Deutsche Bank Says “No” to $14 Billion DOJ Fine: It Must Have Learned Its Negotiating Skills at the Trump Institute

By Pam Martens and Russ Martens: September 16, 2016 

deutsche-bankThe old adage that when one is already in a hole, one should stop digging, has apparently not found its way to the corner offices of Deutsche Bank. After a non-stop two years of scandals, the Bank has decided to take its shareholders on another heart-thumping cop car chase by publicly feuding with the U.S. Justice Department. After the Wall Street Journal reported in the wee hours this morning that the Justice Department was proposing a fine of $14 billion for Deutsche Bank’s involvement in tricking investors with toxic mortgage backed securities, the Bank had the temerity to tell Reuters that it was planning to “fight” the demand. This negotiating tactic sounds a little like something that might have been taught at the Trump Institute. 

In just the past two years, Deutsche Bank, Germany’s largest bank with a large trading footprint in the U.S., has been terrifying widows and orphans – not to mention its shareholders. Two of its executives, William Broeksmit and Charles Gambino, hanged themselves. In June of this year the International Monetary Fund issued a report calling Deutsche Bank “the most important net contributor to systemic risks” on a global basis. In the same month, the U.S. Federal Reserve indicated that the U.S. unit of Deutsche Bank, Deutsche Bank Trust Corp., had failed its stress test. The Fed cited “material unresolved supervisory issues” as one of the reasons for the failed grade.

Last year Deutsche Bank settled charges with British and U.S. authorities for $2.5 billion for rigging the interest rate benchmark known as Libor. It pleaded guilty to the U.S. charges.

In 2014 Deutsche Bank, along with Barclays, was the target of an investigation by the U.S. Senate’s Permanent Subcommittee on Investigations. The duo had created an elaborate scheme to assist hedge funds in magically converting millions of short-term trades into long-term capital gains, a much lower tax rate, and thus ripping off the U.S. Treasury of tax revenue. Called “basket options” or MAPS at Deutsche Bank, the bank effectively loaned out its balance sheet to hedge funds to conduct billions of trades each year in trading accounts under the bank’s name, deploying massive leverage as high as 20:1 that is illegal in a regular Prime Brokerage account for a hedge fund client. The banks got paid through margin interest, fees for stock loans for short sales, and trade executions.

This was not the first time Deutsche Bank had engaged in tax dodge maneuvers. According to the final report of the Senate’s Permanent Subcommittee on Investigations, there had been a previous history of tax abuse. The report found the following:

“About ten years ago, Deutsche Bank became the subject of a series of investigations focused on its participation in abusive tax shelters from 1996 through 2002, which aided and abetted evasion of an estimated $5.9 billion in U.S. income taxes. On December 21, 2010, Deutsche Bank and the U.S. Attorney for the Southern District of New York executed a non-prosecution agreement (NPA) related to the bank’s involvement with the abusive tax shelters. Under the agreement, the bank paid more than $550 million to the United States, and the U.S. Attorney and the U.S. Department of Justice (DOJ) agreed not to prosecute Deutsche Bank criminally for participating in abusive tax shelters benefiting its clients from 1997 to 2005, provided the bank met certain requirements.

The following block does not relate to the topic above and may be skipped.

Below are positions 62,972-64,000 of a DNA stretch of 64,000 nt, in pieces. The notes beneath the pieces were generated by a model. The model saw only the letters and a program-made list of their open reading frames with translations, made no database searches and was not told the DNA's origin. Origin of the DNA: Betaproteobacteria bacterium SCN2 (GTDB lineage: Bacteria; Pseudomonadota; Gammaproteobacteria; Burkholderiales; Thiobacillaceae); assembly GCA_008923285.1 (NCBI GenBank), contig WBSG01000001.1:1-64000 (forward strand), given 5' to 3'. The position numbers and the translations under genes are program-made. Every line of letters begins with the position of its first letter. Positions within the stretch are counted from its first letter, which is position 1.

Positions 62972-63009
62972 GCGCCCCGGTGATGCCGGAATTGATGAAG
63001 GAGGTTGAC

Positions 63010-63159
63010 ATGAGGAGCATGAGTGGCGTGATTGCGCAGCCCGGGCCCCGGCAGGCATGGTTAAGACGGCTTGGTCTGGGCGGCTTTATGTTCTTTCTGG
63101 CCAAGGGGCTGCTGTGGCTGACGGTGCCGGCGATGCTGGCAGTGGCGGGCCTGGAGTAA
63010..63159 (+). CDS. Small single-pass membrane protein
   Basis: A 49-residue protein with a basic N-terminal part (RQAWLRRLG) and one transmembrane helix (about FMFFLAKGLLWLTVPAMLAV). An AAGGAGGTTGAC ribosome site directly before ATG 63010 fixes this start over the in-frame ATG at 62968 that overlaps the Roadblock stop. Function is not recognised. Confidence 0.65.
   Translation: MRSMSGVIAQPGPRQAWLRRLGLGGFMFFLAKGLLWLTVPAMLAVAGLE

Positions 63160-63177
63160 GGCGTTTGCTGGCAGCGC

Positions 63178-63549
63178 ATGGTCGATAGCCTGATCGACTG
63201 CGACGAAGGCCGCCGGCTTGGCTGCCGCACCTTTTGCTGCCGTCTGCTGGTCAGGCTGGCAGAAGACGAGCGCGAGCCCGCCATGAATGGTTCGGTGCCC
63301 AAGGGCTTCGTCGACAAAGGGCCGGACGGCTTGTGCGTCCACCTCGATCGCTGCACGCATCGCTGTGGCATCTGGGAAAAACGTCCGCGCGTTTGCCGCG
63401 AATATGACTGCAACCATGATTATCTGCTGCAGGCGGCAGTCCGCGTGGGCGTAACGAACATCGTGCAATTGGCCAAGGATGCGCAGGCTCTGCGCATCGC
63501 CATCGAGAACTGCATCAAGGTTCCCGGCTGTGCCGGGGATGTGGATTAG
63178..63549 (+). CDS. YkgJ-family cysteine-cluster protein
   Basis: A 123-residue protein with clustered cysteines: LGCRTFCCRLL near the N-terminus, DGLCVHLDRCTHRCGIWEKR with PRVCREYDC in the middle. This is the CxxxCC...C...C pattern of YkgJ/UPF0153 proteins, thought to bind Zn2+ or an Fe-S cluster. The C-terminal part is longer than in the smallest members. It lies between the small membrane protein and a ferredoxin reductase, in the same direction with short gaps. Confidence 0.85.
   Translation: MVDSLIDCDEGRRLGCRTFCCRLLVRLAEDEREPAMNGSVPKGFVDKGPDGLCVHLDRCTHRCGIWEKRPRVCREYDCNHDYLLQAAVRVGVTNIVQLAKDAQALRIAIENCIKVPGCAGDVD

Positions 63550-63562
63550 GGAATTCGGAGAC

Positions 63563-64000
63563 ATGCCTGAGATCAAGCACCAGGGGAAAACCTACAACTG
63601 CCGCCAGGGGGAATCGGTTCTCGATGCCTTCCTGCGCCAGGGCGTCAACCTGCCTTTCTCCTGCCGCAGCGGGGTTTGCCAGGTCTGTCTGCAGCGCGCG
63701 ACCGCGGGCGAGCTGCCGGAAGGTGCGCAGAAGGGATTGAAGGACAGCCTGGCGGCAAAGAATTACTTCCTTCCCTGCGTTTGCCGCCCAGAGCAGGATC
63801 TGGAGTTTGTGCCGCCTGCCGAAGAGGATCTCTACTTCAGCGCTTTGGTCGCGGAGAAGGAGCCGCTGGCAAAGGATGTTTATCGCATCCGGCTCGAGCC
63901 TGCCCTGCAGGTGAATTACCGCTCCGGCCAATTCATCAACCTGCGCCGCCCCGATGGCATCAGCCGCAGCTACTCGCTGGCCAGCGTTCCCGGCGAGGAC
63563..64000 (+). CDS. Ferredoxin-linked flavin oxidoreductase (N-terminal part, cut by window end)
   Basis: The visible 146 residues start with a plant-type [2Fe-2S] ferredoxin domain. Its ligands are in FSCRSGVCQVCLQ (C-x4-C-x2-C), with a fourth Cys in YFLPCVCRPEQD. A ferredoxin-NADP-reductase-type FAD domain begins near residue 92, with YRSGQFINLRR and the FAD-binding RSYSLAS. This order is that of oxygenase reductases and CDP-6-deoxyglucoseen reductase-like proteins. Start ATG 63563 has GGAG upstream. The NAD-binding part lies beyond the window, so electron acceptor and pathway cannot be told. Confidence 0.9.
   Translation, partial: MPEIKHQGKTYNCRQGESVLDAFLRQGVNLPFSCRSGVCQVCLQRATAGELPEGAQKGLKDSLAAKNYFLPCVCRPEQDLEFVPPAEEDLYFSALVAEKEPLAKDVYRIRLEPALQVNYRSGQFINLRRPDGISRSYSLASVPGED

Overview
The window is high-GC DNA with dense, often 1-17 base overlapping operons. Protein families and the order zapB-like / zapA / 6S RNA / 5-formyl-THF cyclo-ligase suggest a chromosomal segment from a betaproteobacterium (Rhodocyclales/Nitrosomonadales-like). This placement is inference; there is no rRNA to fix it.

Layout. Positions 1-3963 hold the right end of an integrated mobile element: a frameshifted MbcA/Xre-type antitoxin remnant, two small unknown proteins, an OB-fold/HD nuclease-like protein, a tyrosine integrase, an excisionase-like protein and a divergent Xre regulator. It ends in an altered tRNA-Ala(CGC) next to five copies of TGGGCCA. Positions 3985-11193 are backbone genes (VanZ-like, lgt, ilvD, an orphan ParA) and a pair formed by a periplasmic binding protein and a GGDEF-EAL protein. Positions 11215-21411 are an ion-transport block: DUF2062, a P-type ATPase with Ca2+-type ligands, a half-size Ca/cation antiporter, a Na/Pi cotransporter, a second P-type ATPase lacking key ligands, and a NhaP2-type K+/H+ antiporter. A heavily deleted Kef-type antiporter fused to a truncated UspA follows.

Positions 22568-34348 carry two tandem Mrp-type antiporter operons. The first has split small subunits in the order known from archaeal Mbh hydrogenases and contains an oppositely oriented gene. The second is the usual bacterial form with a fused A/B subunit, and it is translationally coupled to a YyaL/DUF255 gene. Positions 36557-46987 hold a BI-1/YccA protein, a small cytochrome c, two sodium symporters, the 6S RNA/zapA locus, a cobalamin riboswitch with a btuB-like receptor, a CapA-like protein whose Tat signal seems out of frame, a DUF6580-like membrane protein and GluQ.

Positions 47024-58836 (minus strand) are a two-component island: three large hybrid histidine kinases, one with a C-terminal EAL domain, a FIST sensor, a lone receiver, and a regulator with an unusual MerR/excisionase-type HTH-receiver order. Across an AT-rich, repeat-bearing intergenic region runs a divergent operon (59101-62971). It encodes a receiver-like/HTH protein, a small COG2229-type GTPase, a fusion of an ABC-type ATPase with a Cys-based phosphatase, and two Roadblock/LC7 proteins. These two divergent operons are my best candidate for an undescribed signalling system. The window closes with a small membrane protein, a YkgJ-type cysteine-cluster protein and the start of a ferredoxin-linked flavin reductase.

“Those requirements included Deutsche Bank’s continued cooperation with the DOJ in its tax shelter prosecutions, and appointment of an independent expert to oversee bank reforms to ensure the bank stopped participating in transactions used to defraud the IRS. The NPA also banned Deutsche Bank’s involvement with any pre-packaged tax products, which were the type of tax shelters that led to the criminal proceedings.”

The Senate report raises a cloud as to why the Justice Department didn’t prosecute Deutsche Bank for what looks like a travesty of the terms of its Non Prosecution Agreement (NPA), writing:

“During the multiple years in which the NPA was negotiated, the bank apparently made no mention of the MAPS product. As explained later, after a Federal Reserve Bank examination identified concerns with the MAPS product in 2012, Deutsche Bank, at the insistence of the Federal Reserve, brought the product to the attention of the U.S. Attorney for the Southern District of New York in connection with the NPA. The bank contacted the U.S. Attorney’s Office in August 2012, and engaged in several followup discussions and meetings. Aside from those contacts, the Subcommittee is unaware of what, if any, actions were taken by the U.S. Attorney’s Office in response. The NPA is still in effect.”

According to its own report of March 31, 2016, Deutsche Bank is currently under investigation related to its trading of precious metals and over its conduct in U.S. Treasury auctions as well as dozens of other probes and civil lawsuits.

At 10:05 a.m. (ET) this morning, the shares of Deutsche Bank are trading at $13.45 on the New York Stock Exchange, down 8.88 percent. Over the past two years, the shares have lost 62 percent of their value.

Given its recent history and the pitchfork mentality of the U.S. public when it comes to out-of-control behemoth banks, railing against the U.S. Justice Department in print doesn’t seem like a particularly sound strategy for a serial recidivist.


Correction: A typo appeared in the first paragraph. The word “tenacity” was used instead of “temerity.” We have now corrected that error.

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